Monday, April 18, 2011

Drunken Master


It's Everybody Was Kung-Fu Fighting Week! All this week we'll look at some notable martial arts films, from the ridiculous to the sublime.

Drunken Master
seen online via Crackle
4.17.11

Bibi and Eric actually have a cat named Jackie Chan. It's one of three cats they own - they're huge cat lovers. One of the cats (I'm not sure if it's JC or not) loves to bat away balls of paper whenever you throw one at him, and he can do this fifteen, twenty times in a row. It amuses Bibi and Eric to no end.

One of the many awesome things about old Asian kung fu movies is that everybody knows kung fu in them. You can be some old woman who only appears for a couple of scenes, or a funny-looking comedy relief character, or even a fat dude, it doesn't matter - everybody in a kung fu movie knows kung fu and has the potential to kick your ass if you're not careful. It's hilarious and amazing at the same time.

I was never that much into them, but sometimes I'd watch one if it was on TV on a Saturday afternoon, back when local TV stations still played Saturday afternoon movies. I talked recently about dubbing versus subtitles in foreign movies and I briefly mentioned martial arts movies as an argument against dubbing in general. However, here in America, an entire generation grew up with dubbing in these films (not to mention Asian monster movies), and for us, it's part of their charm. In recent years, younger generations who have become more familiar with Asian culture thanks to anime and horror films have come to demand a higher standard - for instance, I watched Kamikaze Girls subtitled, not dubbed - but for me, and others like me I suspect, watching an old martial arts film subtitled seems wrong somehow.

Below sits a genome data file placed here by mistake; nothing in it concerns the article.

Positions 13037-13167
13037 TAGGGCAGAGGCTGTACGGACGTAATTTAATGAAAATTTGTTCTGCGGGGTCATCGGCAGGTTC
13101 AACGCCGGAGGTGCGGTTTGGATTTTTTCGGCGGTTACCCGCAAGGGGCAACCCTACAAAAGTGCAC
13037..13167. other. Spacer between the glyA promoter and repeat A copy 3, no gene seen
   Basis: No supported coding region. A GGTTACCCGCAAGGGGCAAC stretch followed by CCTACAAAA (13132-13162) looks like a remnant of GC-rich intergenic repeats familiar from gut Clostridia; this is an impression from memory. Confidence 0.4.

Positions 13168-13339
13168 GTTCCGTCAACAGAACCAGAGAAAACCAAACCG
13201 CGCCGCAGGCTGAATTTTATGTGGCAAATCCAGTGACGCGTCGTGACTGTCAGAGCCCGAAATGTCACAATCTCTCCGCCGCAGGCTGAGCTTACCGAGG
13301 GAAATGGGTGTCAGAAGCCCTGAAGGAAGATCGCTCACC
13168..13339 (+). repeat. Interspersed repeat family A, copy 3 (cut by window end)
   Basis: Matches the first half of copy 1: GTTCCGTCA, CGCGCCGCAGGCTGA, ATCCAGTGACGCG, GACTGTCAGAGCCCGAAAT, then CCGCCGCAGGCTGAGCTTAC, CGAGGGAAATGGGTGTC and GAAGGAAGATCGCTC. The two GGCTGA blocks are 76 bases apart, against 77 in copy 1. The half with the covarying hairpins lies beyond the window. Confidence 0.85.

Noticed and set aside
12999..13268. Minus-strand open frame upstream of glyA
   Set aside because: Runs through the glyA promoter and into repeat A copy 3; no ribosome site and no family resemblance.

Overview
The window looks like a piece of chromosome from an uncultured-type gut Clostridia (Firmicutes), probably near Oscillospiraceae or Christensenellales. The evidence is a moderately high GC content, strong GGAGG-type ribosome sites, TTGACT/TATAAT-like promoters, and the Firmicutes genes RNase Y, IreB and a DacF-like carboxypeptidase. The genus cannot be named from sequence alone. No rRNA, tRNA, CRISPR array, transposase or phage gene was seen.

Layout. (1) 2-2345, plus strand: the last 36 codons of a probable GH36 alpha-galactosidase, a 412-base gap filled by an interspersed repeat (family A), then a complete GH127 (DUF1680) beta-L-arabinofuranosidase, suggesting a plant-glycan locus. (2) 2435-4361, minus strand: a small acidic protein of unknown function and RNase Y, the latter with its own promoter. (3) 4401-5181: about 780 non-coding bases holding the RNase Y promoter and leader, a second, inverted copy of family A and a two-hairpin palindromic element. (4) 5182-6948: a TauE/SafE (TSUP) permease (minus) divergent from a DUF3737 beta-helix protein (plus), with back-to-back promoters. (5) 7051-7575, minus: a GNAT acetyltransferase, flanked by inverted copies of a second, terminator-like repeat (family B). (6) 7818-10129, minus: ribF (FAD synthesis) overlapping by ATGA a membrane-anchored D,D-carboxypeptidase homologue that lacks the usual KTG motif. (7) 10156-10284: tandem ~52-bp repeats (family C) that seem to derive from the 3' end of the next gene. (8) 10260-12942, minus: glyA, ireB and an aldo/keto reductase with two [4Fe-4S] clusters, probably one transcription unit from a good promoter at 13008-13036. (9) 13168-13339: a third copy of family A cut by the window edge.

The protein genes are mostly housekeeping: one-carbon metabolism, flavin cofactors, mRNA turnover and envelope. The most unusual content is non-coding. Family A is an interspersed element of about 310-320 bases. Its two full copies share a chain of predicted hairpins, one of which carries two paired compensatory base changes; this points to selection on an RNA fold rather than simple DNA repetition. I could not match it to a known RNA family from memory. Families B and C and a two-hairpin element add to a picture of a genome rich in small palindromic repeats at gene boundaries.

That's why I was so happy to watch the Jackie Chan classic Drunken Master dubbed. I'd seen one or two of Chan's Asian films before, so I had an idea of what to expect with this. I still remember when he was being touted as The Next Big Thing in the 90s. I wasn't that impressed with his first starring role in an American film, Rumble in the Bronx, but I did like him - and in watching Drunken Master last night, I remembered why.

Chan is as serious a martial arts master as Bruce Lee, Michelle Yeoh, Jet Li, or any of them, but the comedic element he brings to his fighting style is breathtaking in its elaborateness. I love the way he'll take an object, any object, and balance it, play with it, or use it as a weapon or a shield in the middle of a fight. And his fights take on a level of slapstick that rivals the Three Stooges. While this was a fun movie, I thought it was a little too cartoonish at times. I prefer the humor when it comes from the characters and their personalities, like the early scene when Chan is trying to get a girl to kiss him, and not when it's punctuated with silly sound effects.

The term "over the top" doesn't seem to exist within the Chan oeuvre, but for the most part, that's okay if it means fights like the ones in this movie, of which there are many. That's another great thing about old kung fu movies - they never, ever forget what it is the people pay to see! Plus, it's such a nice change to see a fight filmed in such a way that you can actually follow what's going on, without a bunch of extraneous cuts or peculiar camera angles.

So where would you rank Chan amongst the all-time martial arts movie stars? I'm inclined to put him at number two, right below Bruce, despite the many crappy Hollywood movies he's made.

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